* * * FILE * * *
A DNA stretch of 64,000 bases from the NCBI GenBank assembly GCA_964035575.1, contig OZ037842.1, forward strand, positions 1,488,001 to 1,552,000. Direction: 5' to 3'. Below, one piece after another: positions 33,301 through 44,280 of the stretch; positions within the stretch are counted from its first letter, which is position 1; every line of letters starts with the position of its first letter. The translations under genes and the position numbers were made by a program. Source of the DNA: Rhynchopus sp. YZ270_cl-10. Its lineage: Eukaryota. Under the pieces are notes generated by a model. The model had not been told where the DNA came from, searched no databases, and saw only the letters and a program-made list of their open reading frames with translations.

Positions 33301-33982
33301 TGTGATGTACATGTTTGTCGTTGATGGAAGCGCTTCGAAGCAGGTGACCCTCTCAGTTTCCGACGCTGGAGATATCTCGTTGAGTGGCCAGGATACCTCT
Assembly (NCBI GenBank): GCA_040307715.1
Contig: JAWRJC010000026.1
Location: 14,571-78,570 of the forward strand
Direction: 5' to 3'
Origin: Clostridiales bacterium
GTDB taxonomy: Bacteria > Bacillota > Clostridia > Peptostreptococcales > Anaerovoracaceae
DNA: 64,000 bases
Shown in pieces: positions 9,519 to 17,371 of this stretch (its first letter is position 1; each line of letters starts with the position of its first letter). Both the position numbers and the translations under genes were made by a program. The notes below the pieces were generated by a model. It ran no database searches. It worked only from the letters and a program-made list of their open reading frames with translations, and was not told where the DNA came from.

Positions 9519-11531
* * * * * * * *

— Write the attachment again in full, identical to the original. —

A DNA stretch of 64,000 bases from the NCBI GenBank assembly GCA_964035575.1, contig OZ037842.1, forward strand, positions 1,488,001 to 1,552,000. Direction: 5' to 3'. Below, one piece after another: positions 33,301 through 44,280 of the stretch; positions within the stretch are counted from its first letter, which is position 1; every line of letters starts with the position of its first letter. The translations under genes and the position numbers were made by a program. Source of the DNA: Rhynchopus sp. YZ270_cl-10. Its lineage: Eukaryota. Under the pieces are notes generated by a model. The model had not been told where the DNA came from, searched no databases, and saw only the letters and a program-made list of their open reading frames with translations.

Positions 33301-33982
33301 TGTGATGTACATGTTTGTCGTTGATGGAAGCGCTTCGAAGCAGGTGACCCTCTCAGTTTCCGACGCTGGAGATATCTCGTTGAGTGGCCAGGATACCTCT
Assembly (NCBI GenBank): GCA_040307715.1
Contig: JAWRJC010000026.1
Location: 14,571-78,570 of the forward strand
Direction: 5' to 3'
Origin: Clostridiales bacterium
GTDB taxonomy: Bacteria > Bacillota > Clostridia > Peptostreptococcales > Anaerovoracaceae
DNA: 64,000 bases
Shown in pieces: positions 9,519 to 17,371 of this stretch (its first letter is position 1; each line of letters starts with the position of its first letter). Both the position numbers and the translations under genes were made by a program. The notes below the pieces were generated by a model. It ran no database searches. It worked only from the letters and a program-made list of their open reading frames with translations, and was not told where the DNA came from.

Positions 9519-11531